• Fri. Jun 14th, 2024

NFT Art explained

ByHaizea Garate Lee

Apr 1, 2021
abstract light green shapes

You may have seen the term NFTs recently in an article, video or Tweet. If you have no idea what it is, I don’t blame you. Not only this term is involved with the already snobby, pretentious art collecting scene, but it also involves the complex cryptocurrency schemes. These two concepts alone are quite baffling to an average person. So when you have a combination of the two concepts, it is extremely alienating. However, an understanding of this newly expanding cryptocurrency is necessary in order to properly critique it. 

NFT’s can be literally anything digital. It can be art, music, a tweet, or any sort of digital collectable. Like other cryptocurrencies, NFTs are sold on Block-chains; the most comprehensive analogy for Block-chains is expensive wine. In order to prevent fraud, a winemaker can print a unique serial number for every bottle label. They can then register each number onto an online database. Another way of explaining it is that each number would associate with a block within the blockchain. A more technical way of putting it is that they would be creating a type of “token” which in essence is a file. This file can be edited so anyone who checks will see who the token belongs to one specific bottle.

What makes NFT different from cryptocurrencies, like Bitcoin or Ethereum, is that NFTS are  Non-Fungible Tokens. In laymen’s term, it means that you can’t exchange one for another. Each token is unique and that’s why it’s called “non-fungible”. As each NFT artwork is 1 of 1, this creates scarcity for digital art. 

This has created a new opportunity for digital creators and artists to ensure the provenance of their purchased work. Provenance was previously hard to prove for small artists on social media as it is very difficult to keep track of stolen work. Furthermore, new terms can be written into the NFT itself, one example being that every time a piece is sold to another owner, the artist can place royalties for the artwork. Now it’s easy to think that NFTs would be a great way for small creators to make large sums of money. We’ve seen creators like Grimes sell works that go for 6 Million USD. That being said, a large group of artists on platforms like Twitter have shunned the use of NFTs within their community.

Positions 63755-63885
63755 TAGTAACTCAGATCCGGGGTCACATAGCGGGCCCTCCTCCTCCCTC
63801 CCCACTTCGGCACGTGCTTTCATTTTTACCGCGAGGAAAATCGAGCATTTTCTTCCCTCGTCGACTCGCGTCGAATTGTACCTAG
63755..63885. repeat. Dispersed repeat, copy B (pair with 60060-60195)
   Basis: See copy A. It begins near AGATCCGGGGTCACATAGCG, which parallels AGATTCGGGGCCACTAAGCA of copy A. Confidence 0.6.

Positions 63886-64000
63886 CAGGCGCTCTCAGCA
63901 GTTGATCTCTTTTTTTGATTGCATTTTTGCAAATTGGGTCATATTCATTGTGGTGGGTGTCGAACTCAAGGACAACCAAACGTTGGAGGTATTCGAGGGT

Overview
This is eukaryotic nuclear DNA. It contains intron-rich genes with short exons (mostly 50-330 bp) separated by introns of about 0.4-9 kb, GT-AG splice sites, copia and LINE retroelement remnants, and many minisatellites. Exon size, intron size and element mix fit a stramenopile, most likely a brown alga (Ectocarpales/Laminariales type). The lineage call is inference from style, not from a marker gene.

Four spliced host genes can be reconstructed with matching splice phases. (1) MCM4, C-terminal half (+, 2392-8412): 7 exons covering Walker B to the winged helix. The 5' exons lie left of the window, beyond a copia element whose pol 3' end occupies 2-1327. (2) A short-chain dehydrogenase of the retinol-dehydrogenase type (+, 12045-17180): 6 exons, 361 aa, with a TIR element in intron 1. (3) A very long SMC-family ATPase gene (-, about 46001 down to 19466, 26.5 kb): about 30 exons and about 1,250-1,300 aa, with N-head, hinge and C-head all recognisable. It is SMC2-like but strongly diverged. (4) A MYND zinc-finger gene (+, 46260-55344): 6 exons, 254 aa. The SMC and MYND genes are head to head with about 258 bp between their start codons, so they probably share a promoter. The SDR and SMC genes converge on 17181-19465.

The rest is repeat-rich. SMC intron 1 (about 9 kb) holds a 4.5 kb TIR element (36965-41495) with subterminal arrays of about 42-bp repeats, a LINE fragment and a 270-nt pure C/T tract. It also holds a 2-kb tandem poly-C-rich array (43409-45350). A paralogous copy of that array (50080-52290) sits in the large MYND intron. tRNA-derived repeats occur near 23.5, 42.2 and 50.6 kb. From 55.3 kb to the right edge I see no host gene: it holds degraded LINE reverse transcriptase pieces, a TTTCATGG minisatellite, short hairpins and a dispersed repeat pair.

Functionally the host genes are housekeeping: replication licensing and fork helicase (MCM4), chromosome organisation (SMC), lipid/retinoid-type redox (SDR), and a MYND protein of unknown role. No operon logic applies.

One concern is that its premise is a kind of pyramid scheme-y which only benefits the individuals with money. In one anonymous user’s experience, they detailed that in order to submit the work, you must pay a fee, in order to cancel a bid someone has made, you must pay a fee, in order to accept a bid, you must pay a fee. This shows how much money is leaked throughout the process. It seems inherently scummy. Furthermore, the amount you pay to submit work affects how quickly the piece is processed. The less you pay, the lower you are placed on the priority list. All these factors working together mean that it isn’t very economical for small artists to invest in making NFTs.

Another concern is that even though NFTs prove the provenance of an artist, artworks can still be stolen and made into NFTs against the original artist’s will. There is little to no way for sites that sell NFTs to authenticate the creators, this is partially due to the fact that it is all done online. It is extremely easy to download other creator’s art and sell it for your own. Stealing artists’ works and profiting off them has become easier for thieves. It’s taken a step further through the use of bots on Twitter like @tokenizedtweets. All a user has to do is tag this bot and the tweet and contents become an NFT against the original posters will. Artists now have to block @tokenizedtweets and lock their accounts in order to avoid Bots and users trying to profit off their own work. This means that their profile is no longer open for growth within the platform. Moreover, as soon as an artist’s work is stolen and bought, there is no way of removing it from the Block-chain. It places the burden on the original artist, as they have to prove that the NFT is fraud with no legal backing. This incentivise many artists to tokenize their work before anyone steals it first. Thereby contributing to an exacerbation of the perverse system. 

When looking at articles about NFTs from sources like The Verge, Bloomberg and The Rolling Stones, they barely discuss the implications of NFTs. At most, one article mentions the environmental implications of NFTs (as NFTs and Cryptocurrencies contribute to an obscene amount of emissions). All in all, if you want to support a small creator, just commission or contribute to their Patreon. Don’t contribute to the system which favours the rich, may add to the climate crisis and take away from small creators. 

Image courtesy of wikicommons